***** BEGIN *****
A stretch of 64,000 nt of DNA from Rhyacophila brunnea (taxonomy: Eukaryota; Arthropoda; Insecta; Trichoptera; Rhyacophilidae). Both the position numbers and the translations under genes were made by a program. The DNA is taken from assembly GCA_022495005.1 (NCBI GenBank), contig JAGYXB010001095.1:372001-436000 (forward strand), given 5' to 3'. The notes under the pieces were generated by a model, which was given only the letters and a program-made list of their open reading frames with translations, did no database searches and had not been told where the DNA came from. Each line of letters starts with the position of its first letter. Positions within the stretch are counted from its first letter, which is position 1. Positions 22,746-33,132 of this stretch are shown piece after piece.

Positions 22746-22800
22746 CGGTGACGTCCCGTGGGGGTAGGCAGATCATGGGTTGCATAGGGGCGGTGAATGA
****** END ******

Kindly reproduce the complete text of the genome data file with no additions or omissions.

A stretch of 64,000 nt of DNA from Rhyacophila brunnea (taxonomy: Eukaryota; Arthropoda; Insecta; Trichoptera; Rhyacophilidae). Both the position numbers and the translations under genes were made by a program. The DNA is taken from assembly GCA_022495005.1 (NCBI GenBank), contig JAGYXB010001095.1:372001-436000 (forward strand), given 5' to 3'. The notes under the pieces were generated by a model, which was given only the letters and a program-made list of their open reading frames with translations, did no database searches and had not been told where the DNA came from. Each line of letters starts with the position of its first letter. Positions within the stretch are counted from its first letter, which is position 1. Positions 22,746-33,132 of this stretch are shown piece after piece.

Positions 22746-22800
22746 CGGTGACGTCCCGTGGGGGTAGGCAGATCATGGGTTGCATAGGGGCGGTGAATGA